How one airline’s pandemic hurt becomes everyone’s pain

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Through: New York Times |

Updated: Nov 22, 2020 1:45:51 PM


Virgin Atlantic passenger jets at Heathrow Airport in London. (Tom Jamieson / The New York Times)

Written by Eshe Nelson

After more than a decade working at Manchester Airport in the North West of England, Tracey Moore finally got the job she wanted: at the Virgin Atlantic passenger check-in counter. Then at 3:30 p.m. on October 22, after about a year of work and months off, she returned to the airport and put on her uniform.

She had taken a buyout and quit her dream job.

“I fought hard to join Virgin and that’s why I think I’m more upset,” Moore said. Devastated by the way the pandemic had deepened the airline industry, Moore agreed to the buyout because she believed her hours and pay would be cut if she wasn’t one of the people ultimately laid off.

“I don’t think I really had a choice,” she said, adding, “I loved wearing the uniform.

But she didn’t work for Virgin Atlantic. She was among thousands of people released at Swissport, an international company that provides ground handling services to airlines, including checking in passengers and loading and unloading baggage.

From check-in to take-off and landing, travelers with Virgin Atlantic end up interacting with hundreds of other companies the airline has hired to provide the services and goods that make for a smooth flying experience. The same goes for most of the major airlines. Virgin does not prepare food in flight, print menus, build business class seats, thaw wings, unload luggage at the airport, or return your luggage when it is lost; he hires companies to perform these tasks and many more.

But eight months after governments closed their borders and imposed travel restrictions to stop the spread of the coronavirus, lockdown restrictions have only been partially relaxed, and a second wave of the pandemic has besieged Europe, eradicating tourism.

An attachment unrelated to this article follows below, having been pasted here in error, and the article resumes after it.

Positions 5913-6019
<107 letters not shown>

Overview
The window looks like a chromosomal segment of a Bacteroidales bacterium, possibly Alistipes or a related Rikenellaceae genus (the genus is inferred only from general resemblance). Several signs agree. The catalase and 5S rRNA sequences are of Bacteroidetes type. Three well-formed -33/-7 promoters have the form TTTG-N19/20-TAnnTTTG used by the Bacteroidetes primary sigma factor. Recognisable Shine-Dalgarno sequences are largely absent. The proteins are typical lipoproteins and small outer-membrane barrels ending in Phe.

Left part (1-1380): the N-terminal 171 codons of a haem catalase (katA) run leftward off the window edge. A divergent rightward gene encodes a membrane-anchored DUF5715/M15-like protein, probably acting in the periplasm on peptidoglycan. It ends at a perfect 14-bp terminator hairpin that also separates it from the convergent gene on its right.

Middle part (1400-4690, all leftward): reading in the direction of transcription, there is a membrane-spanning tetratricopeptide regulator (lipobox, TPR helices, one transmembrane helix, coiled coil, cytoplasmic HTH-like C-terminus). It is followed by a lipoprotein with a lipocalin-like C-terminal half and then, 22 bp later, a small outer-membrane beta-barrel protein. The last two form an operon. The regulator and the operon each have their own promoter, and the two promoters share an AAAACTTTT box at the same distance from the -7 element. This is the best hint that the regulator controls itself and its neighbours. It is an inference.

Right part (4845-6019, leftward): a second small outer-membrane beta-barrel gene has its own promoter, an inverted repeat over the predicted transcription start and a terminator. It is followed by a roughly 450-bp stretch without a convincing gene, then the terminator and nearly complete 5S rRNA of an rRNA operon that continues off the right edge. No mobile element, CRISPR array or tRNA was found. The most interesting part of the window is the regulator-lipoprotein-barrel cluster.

Virgin Atlantic, which relies heavily on long-haul routes and transatlantic travel, has had virtually no opportunity to recover. The airline laid off 4,700 employees, or nearly half of its staff.

Companies under contract with Virgin, with names like Gogo (an in-flight internet provider), ESP Color (printing services) and Eagles Couriers, have also been knocked down by the pandemic’s crushing blow to air travel, in some cases reducing staff and closing facilities.

Information about these companies is rarely revealed. But this summer, as Virgin feared it would run out of cash in the fall, it struck a complex $ 1.6 billion private bailout deal. It included approximately $ 226 million from a hedge fund; capital raised in the sale of shares of Virgin Galactic, Richard Branson’s space company; and debt deferral agreements.

As part of the plan, 162 companies around the world to whom Virgin owed around $ 69 million were given the essentially choice of being paid 20% less, with the balance being paid in installments until September 2022, according to reports. court documents, or risk the downfall of Virgin Atlantic. bankrupt, and perhaps recovering little. Most voted for the offer on the table, so it applied to everyone.

The organizations, which include a charity, large hotel chains and consulting firms, provide a map of the domino effect that economists have feared since the start of the pandemic: which companies most directly affected – aviation , hotels and restaurants – are reigniting a wave of devastation that could spread widely in the economy.